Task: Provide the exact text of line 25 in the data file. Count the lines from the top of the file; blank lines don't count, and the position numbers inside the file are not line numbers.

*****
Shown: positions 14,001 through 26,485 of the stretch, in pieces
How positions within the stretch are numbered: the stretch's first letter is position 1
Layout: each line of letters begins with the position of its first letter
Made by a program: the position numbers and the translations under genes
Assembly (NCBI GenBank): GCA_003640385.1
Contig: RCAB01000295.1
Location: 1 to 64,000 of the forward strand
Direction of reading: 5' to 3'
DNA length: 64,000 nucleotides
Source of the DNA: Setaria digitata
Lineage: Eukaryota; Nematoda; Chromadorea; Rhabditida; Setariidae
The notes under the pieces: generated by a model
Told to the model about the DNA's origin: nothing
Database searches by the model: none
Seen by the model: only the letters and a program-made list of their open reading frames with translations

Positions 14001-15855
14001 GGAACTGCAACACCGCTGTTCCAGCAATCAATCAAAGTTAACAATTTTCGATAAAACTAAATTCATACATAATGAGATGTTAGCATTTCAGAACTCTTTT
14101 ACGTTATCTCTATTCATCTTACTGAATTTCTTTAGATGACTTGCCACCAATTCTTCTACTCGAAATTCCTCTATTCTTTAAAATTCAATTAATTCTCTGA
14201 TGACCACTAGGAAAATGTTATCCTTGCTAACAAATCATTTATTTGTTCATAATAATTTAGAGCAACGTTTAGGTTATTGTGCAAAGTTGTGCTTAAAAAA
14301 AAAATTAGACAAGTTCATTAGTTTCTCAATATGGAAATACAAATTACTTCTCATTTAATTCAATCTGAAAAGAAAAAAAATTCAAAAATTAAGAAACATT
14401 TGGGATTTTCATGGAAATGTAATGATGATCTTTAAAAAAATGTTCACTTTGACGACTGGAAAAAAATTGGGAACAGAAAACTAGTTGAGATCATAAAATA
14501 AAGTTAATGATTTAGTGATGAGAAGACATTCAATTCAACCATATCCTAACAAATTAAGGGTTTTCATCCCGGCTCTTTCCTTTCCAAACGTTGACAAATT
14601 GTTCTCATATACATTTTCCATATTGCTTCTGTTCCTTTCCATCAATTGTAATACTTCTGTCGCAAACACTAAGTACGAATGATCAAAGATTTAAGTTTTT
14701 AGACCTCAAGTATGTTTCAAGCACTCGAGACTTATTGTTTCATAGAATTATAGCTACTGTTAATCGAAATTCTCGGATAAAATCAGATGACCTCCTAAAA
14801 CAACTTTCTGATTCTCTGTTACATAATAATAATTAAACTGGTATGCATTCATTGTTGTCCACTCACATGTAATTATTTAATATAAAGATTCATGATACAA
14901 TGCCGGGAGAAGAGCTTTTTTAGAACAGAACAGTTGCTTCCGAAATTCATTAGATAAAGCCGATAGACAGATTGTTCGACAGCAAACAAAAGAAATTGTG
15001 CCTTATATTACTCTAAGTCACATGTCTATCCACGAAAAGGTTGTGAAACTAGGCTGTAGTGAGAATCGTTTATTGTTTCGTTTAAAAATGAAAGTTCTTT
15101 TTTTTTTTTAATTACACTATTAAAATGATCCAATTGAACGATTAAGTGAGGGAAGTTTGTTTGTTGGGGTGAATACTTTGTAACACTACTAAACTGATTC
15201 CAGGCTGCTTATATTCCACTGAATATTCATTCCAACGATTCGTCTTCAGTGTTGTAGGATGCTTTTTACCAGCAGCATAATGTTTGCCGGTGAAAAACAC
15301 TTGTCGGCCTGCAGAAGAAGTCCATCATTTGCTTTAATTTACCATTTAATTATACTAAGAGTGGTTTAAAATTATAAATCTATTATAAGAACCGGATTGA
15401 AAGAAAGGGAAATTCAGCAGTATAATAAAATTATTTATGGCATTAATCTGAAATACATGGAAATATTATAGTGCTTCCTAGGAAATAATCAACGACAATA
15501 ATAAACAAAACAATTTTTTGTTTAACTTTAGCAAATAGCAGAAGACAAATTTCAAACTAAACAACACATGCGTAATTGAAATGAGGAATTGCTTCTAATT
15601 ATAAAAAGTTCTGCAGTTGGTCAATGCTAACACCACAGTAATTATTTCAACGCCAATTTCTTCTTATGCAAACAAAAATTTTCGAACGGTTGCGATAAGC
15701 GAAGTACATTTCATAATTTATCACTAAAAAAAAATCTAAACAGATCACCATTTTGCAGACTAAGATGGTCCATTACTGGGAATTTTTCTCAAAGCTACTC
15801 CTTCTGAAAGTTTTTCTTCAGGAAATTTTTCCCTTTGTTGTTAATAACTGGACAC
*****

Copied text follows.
14801 CAACTTTCTGATTCTCTGTTACATAATAATAATTAAACTGGTATGCATTCATTGTTGTCCACTCACATGTAATTATTTAATATAAAGATTCATGATACAA